The International Diversity Parade signaled that the Africa in April Cultural Awareness Festival was back after a hiatus forced by the pandemic. (Photo: Tyrone P. Easley)

“I’m here because I needed to be here,” said Wilhemina Brice, referencing her presence Friday at the 34th Annual Africa in April Cultural Awareness Festival – this one held in August as a workaround forced by the COVID-19 pandemic.

“Memphis is my home, and I grew up with Africa in April. We missed last year’s celebration because of COVID-19,” said Brice.

“But so many other things happened. The killing of George Floyd really did something to our souls. But we are resilient people, and the whole world watched. Just look around. We are here, and we are proud of our culture. This is all us.”

It was the second day of the four-day annual affair. A steady flow of festival-goers walked along the paths of Robert R. Church Park, shopping at booths where vendors cheerfully offered African garments, purses, jewelry, house wares and much more.

Like so many other festivals and events large and small, the Africa in April Cultural Awareness Festival, which is run by Executive Director Dr. David L. Acey Sr. and Associate Director Yvonne Acey, had to be skipped in 2020.

“I was so happy to see Africa in April come back this year,” said Brice. “My heart is smiling. The first thing I see is a statue of that grand lady at the Ida B. Wells Plaza, overseeing the festival today. That is history. African drums were beating at one of the booths when I entered. Two young brothers selling their Italian Ice were playing hip-hop, and down along the curve, they are playing old-school, R&B. This is all so wonderful. This is us.”

This year’s celebration runs Sunday. Each year, a different African country is celebrated, with Botswana honored for 2021.

Native Memphian Jessica Grace, a food vendor, said she just had returned from New York.

“I’ve been doing this on and off for 13 years. I don’t have a restaurant, but I set up for fairs and carnivals, special events, things like that. And this is great. It is the celebration of our culture. I just love being here, even when business is slow.”

Linda Kirkwood runs The Lemon Bar and makes seven kinds of lemonade, including watermelon and black cherry.

“I was living in Memphis, but I moved to Oxford, Mississippi,” said Kirkwood. “This is my first year, and I am really amazed. I love it. I love it. We’re coming together as a people. And that’s what I like, too.”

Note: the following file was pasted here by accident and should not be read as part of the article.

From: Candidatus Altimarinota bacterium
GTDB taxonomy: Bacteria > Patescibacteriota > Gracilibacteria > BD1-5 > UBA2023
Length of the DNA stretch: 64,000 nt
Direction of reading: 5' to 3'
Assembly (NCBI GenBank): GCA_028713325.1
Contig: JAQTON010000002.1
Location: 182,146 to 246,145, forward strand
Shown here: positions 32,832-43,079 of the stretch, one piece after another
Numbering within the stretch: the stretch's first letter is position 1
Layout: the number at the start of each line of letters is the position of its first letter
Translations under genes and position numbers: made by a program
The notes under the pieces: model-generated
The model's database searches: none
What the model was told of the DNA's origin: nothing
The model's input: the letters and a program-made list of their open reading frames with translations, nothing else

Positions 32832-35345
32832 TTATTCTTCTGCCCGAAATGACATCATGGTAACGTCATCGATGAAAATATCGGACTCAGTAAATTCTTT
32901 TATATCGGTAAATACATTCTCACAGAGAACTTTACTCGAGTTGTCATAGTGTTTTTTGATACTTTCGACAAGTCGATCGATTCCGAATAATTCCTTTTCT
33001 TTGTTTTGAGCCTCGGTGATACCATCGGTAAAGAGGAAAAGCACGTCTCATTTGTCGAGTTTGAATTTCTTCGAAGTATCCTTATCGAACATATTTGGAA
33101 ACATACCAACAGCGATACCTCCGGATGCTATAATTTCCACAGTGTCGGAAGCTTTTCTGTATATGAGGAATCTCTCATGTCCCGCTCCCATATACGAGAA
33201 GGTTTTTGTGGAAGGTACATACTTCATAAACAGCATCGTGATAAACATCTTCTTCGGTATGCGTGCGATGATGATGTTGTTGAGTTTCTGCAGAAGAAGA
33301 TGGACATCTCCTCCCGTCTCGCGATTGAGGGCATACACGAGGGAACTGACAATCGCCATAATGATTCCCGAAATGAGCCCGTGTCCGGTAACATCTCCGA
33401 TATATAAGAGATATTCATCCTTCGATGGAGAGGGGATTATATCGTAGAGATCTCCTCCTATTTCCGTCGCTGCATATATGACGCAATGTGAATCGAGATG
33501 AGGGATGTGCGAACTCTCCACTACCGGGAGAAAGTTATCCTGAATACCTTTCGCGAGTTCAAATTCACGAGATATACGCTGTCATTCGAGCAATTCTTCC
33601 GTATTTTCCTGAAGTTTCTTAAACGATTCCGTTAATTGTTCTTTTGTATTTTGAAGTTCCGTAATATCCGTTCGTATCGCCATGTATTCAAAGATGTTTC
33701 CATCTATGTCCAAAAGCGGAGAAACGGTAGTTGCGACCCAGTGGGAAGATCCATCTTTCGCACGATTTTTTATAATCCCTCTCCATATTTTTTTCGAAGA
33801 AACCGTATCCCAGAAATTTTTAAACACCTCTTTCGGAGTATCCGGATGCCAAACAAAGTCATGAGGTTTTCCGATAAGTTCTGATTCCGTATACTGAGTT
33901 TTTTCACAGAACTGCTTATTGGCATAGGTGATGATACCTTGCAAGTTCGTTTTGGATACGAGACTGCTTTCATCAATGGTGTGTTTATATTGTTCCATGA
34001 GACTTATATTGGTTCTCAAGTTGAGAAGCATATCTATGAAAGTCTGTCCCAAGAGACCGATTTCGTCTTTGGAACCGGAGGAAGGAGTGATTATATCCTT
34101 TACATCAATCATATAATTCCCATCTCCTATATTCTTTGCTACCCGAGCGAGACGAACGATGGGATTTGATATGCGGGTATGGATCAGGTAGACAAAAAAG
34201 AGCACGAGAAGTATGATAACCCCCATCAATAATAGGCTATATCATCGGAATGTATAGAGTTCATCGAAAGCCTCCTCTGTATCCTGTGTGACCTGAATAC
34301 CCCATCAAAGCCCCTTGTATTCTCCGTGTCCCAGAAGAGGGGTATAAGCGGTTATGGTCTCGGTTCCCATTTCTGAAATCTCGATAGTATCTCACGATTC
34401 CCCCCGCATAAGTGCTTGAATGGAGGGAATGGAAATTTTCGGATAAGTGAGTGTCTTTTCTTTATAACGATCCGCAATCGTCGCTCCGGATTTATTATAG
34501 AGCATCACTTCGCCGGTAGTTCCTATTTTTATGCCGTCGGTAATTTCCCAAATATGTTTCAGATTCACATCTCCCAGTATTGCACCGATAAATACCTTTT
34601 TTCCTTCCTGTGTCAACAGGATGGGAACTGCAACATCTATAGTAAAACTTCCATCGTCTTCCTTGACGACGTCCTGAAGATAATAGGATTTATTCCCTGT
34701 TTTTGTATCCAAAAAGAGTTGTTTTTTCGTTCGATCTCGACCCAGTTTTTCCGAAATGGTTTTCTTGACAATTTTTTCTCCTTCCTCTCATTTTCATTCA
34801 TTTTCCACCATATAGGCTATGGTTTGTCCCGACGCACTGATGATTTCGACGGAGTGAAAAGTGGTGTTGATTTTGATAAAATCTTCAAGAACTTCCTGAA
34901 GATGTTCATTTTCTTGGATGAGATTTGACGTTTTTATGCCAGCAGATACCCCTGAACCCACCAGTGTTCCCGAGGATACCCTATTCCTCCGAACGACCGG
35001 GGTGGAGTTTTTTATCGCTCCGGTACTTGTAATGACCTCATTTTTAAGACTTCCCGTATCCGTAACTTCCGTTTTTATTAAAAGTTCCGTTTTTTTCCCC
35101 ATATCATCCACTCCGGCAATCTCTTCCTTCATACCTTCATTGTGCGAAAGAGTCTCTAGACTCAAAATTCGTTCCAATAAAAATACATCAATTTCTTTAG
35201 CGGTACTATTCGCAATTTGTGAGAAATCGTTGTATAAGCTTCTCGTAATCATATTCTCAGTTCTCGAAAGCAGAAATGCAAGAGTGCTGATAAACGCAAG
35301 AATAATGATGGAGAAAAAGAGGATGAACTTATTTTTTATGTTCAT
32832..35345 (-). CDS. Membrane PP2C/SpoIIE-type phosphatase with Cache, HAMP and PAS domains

Patrick Smiley from Atlanta had a booth set up for his online business, Level 3 Apparel.

“This is my first Africa in April event,” said Smiley. “I usually do the Southern Heritage Classic. I’m on all social media platforms – Level 3 Apparel. I love all of this, our people, our culture. It’s cool. It’s really cool.”

Linda Rufus, proprietor of Cassie’s Corner, is from Little Rock. This year she is a festival-goer; next year she plans to be a vendor.

“I came to see if the festival is a good fit for us,” said Rufus. “And it is. I’m just loving it. I’m loving the vibe. I’m loving the atmosphere. I’m loving the people. I’m loving the attire. I’m loving the food. I’m loving it all. I came this year to see how everything flows, and it’s just wonderful.”

Cheikh (pronounced “Shake”) is a vendor living in Atlanta. He brought scented oils to sell.

“I am from New York, but I came up here from Florida to participate,” said Cheikh. “I sell authentic African statues as well. I build professional websites, and I play drums as well.  This is my first year, and I’m just checking everything out. It’s all good. It’s all good.”

At one point late in the afternoon, the sun peeked out from behind the clouds, radiating the newly-dedicated statue to anti-lynching journalist/activist Ida B. Wells. Just off of the Ida B. Wells Plaza, a man beat on a drum, loud and free. Just inside the place, another man was in a deep sleep.

“Let the brother sleep,” said Brice. “Who knows what he has endured. Now, he’s taking a rest. We are many things. We are resilient. Sometimes, we sleep. I love who we are. I am proud of who we are. ”

The festival unfolded on Thursday (Aug. 5) with the Entrepreneurs Luncheon at the Holiday Inn-University of Memphis.

Bishop Henry M. Williamson was named International Executive of the year for 2021-22. (Photo: Tyrone P. Easley)

Friday featured the International Diversity Parade and Children and Seniors’ Day.

Saturday ushered in Health and Wellness & Community Day, with the Blues Showcase set for 6 p.m. to midnight.

International Music Day is Sunday, with activities set for 8 a.m. to 9 p.m.

Robert R. Church Park is located downtown at Beale Street and Fourth Street.